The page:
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Assessment institute 2010 keynote

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  • Not simply a “more accurate” way to do assessment for the same reasons and with the same outputs; certainly not a more efficient one Portfolio assessment of questionable value as an add on to existing practices that don’t embrace its underlying assumptions
  • Social/institutional, not just individual/personalized
  • Disciplines and professional organizations already have standards from which you can begin – you probably know these better than I do for you fields
  • Intercultural knowledge and competence
  • Student do have an investment of their identities in the institution and want to see its excellent and reputation enhanced
  • Transcript

    • 1. What Culture Do We Want? An Argument for Deliberative Assessment with Eportfolios Darren Cambridge October 22, 2010 Assessment Institute
    • 2. A Disruptive Innovation E-Portfolio “projects … at their most effective … are (in very good ways) highly disruptive. They throw up needs for organizational change; change in governance; changes in the roles of many [faculty], and the consequent need for [faculty] development, changes in pedagogy, and hence to the nature and shape and form of [majors], and the consequent needs for educational development support; changes to the student’s ‘contract’ with [her institution] … If they are to deliver maximum effect … projects must accept and embrace all of these areas of implication, and no doubt others.” −David Baume
    • 3. Don’t do e-portfolio just for the purpose of assessment.
    • 4. Rethinking Assessment Assessment means making student learning visible so that it can inform programmatic and curricular innovation and demonstrate effect on learning and identity development
    • 5. Looking afresh means asking: • What kinds of learning do we value? • What assessment process do those values imply? • How does this change how we think about outcomes and evidence?
    • 6. Minimum competence versus excellence and opportunity
    • 7. WHAT DO WE VALUE ABOUT INDIVIDUAL LEARNING AND IDENTITY DEVELOPMENT?
    • 8. Authenticity • Finding truth through examination of what is unique about oneself • Enacting that difference through creative expression • Protecting choice as a core value
    • 9. Social Authenticity Becoming an authentic individual is not a matter of recoiling from society in order to find and express the inner self. What it involves is the ability to be a reflective individual who discerns what is genuinely worth pursuing within the social context in which he or she is situated.
    • 10. “Finding the Thread in My Life”
    • 11. Integrity • Consistency and coherence over time (lifelong) • Consistency and coherence across roles (lifewide) • Achieved and asserted through narrative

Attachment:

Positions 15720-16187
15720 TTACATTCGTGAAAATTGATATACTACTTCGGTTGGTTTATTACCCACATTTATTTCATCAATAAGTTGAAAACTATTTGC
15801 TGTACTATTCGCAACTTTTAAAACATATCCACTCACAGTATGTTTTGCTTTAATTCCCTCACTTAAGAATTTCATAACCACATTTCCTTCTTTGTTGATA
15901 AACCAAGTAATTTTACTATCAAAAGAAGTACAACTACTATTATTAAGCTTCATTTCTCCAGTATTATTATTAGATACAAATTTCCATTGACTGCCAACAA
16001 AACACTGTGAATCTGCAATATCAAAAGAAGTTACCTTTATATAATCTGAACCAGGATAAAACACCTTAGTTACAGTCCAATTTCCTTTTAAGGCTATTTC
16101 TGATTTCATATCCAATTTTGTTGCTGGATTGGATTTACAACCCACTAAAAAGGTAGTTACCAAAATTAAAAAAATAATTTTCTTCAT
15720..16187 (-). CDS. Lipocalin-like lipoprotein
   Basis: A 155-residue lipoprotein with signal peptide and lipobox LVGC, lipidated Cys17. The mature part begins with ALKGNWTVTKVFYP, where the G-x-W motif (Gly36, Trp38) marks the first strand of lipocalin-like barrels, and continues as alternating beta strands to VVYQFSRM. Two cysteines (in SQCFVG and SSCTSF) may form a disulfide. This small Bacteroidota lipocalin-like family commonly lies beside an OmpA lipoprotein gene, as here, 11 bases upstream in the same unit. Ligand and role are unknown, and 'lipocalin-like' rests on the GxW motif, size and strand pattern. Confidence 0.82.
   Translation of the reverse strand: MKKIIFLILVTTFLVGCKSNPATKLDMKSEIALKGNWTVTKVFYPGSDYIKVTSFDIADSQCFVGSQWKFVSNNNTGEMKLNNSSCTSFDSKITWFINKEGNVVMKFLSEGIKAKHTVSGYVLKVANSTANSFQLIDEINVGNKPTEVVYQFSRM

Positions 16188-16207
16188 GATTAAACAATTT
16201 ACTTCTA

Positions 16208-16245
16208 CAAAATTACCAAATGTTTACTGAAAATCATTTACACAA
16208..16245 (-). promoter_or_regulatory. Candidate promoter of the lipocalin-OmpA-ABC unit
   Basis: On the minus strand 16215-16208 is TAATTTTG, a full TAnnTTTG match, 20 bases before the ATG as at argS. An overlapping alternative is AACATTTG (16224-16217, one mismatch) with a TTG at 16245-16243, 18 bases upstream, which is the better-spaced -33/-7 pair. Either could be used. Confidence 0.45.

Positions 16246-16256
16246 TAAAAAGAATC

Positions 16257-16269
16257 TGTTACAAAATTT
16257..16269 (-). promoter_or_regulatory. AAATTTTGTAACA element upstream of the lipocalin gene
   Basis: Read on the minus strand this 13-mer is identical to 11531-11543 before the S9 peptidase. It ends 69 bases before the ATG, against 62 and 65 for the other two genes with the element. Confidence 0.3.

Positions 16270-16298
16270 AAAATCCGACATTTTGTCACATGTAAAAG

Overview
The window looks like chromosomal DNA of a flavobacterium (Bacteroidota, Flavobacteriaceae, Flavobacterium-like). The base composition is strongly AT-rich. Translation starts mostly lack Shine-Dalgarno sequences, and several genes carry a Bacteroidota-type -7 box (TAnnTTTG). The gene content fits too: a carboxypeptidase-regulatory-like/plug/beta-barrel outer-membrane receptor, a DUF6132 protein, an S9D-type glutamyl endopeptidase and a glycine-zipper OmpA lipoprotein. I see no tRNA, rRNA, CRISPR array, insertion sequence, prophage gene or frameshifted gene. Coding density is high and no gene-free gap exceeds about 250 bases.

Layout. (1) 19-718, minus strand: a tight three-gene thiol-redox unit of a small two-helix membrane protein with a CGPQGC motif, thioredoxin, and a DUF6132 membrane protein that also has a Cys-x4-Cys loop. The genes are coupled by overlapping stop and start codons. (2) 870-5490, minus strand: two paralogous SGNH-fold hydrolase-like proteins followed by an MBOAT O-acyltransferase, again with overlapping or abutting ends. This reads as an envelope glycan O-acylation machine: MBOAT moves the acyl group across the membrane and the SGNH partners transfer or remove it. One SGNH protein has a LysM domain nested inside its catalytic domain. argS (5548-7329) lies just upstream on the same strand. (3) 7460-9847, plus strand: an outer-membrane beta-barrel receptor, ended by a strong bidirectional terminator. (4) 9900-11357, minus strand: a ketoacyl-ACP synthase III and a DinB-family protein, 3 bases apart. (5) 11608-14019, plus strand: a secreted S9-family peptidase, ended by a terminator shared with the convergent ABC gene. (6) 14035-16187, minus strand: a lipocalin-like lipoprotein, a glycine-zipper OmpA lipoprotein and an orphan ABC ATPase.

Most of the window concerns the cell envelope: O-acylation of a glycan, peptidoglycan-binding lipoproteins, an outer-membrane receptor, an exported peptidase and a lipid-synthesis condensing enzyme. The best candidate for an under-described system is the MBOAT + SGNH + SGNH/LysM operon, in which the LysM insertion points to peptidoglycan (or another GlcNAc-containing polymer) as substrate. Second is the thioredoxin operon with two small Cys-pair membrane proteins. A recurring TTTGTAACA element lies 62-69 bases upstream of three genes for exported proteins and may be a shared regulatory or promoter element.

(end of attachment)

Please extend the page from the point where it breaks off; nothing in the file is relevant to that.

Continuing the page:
• 12. From Subject to Author • Ordering role of institutions and traditions shifted to individual • From being our values, relationships, and experiences to having them • Overarching principles that mediate competition • Thinking about the self as a system you compose and conduct
    • 13. Symphonic Employability • Career identity integrates – Human capital (competencies) – Social capital – Adaptability • Cultivated by narrative - Ashford et. al.
    • 14. Social Integrity
    • 15. Environments for Growth • In both personal and professional domains – Learning as attitude toward life – Supported by inviting environments rich in content and people – Technology as a means to guide and support • Communicated by the portfolios as a whole • Can inform her profession
    • 16. IMPLICATIONS FOR HOW WE DO ASSESSMENT
    • 17. Three curricula Kathleen Yancey, Reflection in the Writing Classroom
    • 18. Competencies • Communication • Critical Thinking • Strategic Problem Solving • Valuing • Group Interaction • Global Understanding • Effective Citizenship • Aesthetic Awareness • Information Technology
    • 19. Rubrics
    • 20. Liberal Education for America’s Promise • Knowledge of Human Cultures and the Physical and Natural World – Through study in the sciences and mathematics, social sciences, humanities, histories, languages, and the arts • Intellectual and Practical Skills – Inquiry and analysis – Critical and creative thinking – Written and oral communication – Quantitative literacy – Information literacy – Teamwork and problem solving • Personal and Social Responsibility – Civic knowledge and engagement—local and global – Intercultural knowledge and competence – Ethical reasoning and action – Foundations and skills for lifelong learning • Integrative Learning – Synthesis and advanced accomplishment across general and specialized studies